That’s just one example. But even in cultures were new landraces are not named after the person, the person instead naming it by its traits or some romantic name like some examples I gave from Laos, for a while at least, many people still might be aware of who started it off.

How can you explain traditional farmers deliberately coming up with new landraces by selecting for traits that please them, as we continually see in traditional landrace cultures, if you ban the application of ‘personal goals’ from the equation? Would you really strike from the list of landraces, any that came about because the farmers brought them into being because they fit with their goals for taste, aroma, disease resistance, yield, performance in drought, and so on? I can’t see logic in that.

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So apparently this was indeed about lemons and the story is reported by ‘David the Good’ in his book ‘Push the Zone’. I don’t have the book so was unable to find the name of the person.

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A landrace is s landrace. How people use them does not define what a landrace is. Seems use is being used to redefine the meaning.
Looking at the subject of this thread the last thing I would want is a landrace I’m looking for diversity in flavor and ripening times. I want a mix of flavors that ripen throughout the growing season. This is a huge influence in what I breed.
I like growing white, yellow and red fleshed nectarines. The diversity is very appealing. I have a red fleshed nectarine that ripens in august and a red fleshed peach that ripens in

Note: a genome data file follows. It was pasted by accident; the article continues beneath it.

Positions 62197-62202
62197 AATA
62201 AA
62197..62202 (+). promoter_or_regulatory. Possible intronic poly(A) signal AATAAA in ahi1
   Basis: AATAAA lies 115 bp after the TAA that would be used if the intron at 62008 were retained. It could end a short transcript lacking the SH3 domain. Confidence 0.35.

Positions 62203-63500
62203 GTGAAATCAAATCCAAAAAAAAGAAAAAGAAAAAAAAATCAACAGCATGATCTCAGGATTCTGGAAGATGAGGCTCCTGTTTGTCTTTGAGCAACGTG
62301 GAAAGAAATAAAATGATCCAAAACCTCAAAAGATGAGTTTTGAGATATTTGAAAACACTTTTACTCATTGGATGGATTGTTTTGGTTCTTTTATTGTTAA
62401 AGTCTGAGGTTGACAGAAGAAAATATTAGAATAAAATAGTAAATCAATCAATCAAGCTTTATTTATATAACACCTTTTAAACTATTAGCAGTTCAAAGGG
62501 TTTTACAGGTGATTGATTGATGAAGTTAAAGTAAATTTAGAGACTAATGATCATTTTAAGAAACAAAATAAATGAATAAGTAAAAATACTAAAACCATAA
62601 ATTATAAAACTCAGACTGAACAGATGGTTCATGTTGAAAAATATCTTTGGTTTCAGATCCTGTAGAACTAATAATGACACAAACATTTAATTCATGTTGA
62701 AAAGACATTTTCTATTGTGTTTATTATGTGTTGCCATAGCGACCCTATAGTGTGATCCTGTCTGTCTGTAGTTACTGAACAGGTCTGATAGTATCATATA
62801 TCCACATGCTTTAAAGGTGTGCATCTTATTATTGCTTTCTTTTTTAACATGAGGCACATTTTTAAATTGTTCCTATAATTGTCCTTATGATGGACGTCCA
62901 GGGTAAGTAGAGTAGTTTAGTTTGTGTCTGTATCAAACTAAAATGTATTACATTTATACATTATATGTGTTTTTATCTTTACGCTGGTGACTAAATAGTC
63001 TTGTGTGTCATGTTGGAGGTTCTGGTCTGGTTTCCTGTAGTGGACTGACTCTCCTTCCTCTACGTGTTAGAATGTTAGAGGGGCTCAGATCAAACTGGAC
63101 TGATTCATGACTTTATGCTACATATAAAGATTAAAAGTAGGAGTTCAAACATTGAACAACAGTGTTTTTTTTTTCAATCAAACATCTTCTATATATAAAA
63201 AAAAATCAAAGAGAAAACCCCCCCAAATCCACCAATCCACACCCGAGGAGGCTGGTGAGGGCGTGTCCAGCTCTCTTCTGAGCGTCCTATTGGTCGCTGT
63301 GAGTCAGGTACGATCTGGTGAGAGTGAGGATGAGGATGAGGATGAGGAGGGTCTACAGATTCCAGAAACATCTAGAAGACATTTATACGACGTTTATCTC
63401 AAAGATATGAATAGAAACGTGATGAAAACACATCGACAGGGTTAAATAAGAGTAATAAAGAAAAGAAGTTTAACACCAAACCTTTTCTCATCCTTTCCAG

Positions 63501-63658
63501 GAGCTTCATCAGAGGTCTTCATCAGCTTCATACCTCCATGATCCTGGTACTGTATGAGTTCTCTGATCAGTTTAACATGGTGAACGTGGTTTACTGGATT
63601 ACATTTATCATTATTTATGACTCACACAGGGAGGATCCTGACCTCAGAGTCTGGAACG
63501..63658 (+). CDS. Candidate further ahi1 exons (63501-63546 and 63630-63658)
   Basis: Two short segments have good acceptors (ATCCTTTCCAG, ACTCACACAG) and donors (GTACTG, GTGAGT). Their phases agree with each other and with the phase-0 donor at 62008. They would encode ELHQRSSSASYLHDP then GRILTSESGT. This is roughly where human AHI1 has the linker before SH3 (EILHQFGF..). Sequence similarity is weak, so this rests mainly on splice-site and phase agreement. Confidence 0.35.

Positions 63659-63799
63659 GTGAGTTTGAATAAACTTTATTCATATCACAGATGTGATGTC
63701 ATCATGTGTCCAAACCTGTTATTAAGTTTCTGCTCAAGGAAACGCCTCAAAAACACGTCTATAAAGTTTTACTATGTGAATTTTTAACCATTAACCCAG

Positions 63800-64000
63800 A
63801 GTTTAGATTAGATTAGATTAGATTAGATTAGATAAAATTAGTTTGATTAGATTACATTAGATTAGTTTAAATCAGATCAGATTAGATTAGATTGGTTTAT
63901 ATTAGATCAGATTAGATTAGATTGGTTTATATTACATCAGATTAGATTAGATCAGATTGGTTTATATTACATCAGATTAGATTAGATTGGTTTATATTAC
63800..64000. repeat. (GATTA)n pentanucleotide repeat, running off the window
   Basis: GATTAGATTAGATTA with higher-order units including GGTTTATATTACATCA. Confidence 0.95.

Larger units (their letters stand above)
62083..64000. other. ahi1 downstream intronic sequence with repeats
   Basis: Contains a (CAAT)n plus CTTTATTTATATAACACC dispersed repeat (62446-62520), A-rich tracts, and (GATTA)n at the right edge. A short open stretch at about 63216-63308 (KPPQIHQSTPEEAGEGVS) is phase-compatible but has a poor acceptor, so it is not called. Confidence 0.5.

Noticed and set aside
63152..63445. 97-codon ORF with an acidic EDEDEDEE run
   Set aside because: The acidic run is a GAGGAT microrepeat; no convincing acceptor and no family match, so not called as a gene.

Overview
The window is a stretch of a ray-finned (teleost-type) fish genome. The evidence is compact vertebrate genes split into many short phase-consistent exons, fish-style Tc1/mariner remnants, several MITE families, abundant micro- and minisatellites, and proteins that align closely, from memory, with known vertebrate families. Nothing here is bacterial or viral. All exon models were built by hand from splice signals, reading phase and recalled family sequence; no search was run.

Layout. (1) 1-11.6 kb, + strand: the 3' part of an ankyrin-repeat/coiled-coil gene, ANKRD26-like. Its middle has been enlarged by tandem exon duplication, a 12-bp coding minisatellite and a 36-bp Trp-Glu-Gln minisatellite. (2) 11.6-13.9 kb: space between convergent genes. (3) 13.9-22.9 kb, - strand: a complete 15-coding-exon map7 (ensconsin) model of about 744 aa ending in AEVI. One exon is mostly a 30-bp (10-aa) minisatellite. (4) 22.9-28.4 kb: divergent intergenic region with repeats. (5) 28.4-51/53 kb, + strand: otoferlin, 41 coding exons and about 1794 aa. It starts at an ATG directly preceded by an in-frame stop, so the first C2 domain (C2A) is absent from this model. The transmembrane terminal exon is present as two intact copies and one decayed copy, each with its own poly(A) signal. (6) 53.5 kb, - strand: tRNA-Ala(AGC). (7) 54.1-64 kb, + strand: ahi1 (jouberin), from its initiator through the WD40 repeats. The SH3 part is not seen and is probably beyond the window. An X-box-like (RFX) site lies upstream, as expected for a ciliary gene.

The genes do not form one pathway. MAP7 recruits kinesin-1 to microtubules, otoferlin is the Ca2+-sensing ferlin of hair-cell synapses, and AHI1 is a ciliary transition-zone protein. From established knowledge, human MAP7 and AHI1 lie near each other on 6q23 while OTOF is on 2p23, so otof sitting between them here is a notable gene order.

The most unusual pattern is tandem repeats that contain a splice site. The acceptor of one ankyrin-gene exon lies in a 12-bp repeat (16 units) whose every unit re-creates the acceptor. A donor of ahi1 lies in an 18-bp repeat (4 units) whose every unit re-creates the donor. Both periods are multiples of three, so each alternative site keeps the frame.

October I would like to cross and back cross to get a red fleshed nectarine that ripens in September. At the least it would be fun trying.
It seems to me the only good reason to stabilize genes in fruit trees would be for use as a rootstock. I know citrus is different. I can’t grow them so have no interest. Even if I could I’m not that interested in citrus which is nothing like the fruit trees I do grow.
What would be the point of a fruit tree landrace? What’s not covered by the multitude of cultivars out there? Seems to me finding a cultivar with desired traits and cloning it would be the way to go. I guess just about every tree nursery does just that. Again the only need for stabilized genes is for rootstock like Lovell peaches you can grow as seed for rootstock.

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Well if we take the same approach that dictionaries generally take, then actualy usage defines meaning. Take the article ’ The Oxford English Dictionary, like the English language, is all about change’ from the National Post for example, which states:

Samuel Johnson once said a dictionary should aim to “not form, but register” the language. Indeed, a dictionary should “not teach men how they should think,” he continued, “but relate how they have hitherto expressed their thoughts.”

We tend to think of our dictionaries as tools of instruction; as books that set the standard, with a certain air of the definitive, for how our words ought properly to be used. But that was never the intention. The great lexicographers understood that the ideal campaign of a worthy dictionary was descriptive, not prescriptive. It would simply record what we’ve already agreed upon socially. It would, like the English language, live and breathe and change.

That’s why I have been making my argument against those who are saying I am using the word incorrectly, by refuting their points with direct examples from all of these professional publications showing their use of the term.

It sounds to me like you might therefore not want a landrace that doesn’t have those qualities, but that doesn’t have to mean you would not want to make your own landrace within those parameters. Or if some would consider that ‘too diverse’ to be called a landrace, no problem, let them call it whatever they want but you could still use this method I have been advocating for but calibrate your phenotypic selection process to allow for that variation you want, while still ending up with a population that is specifically well suited to your land.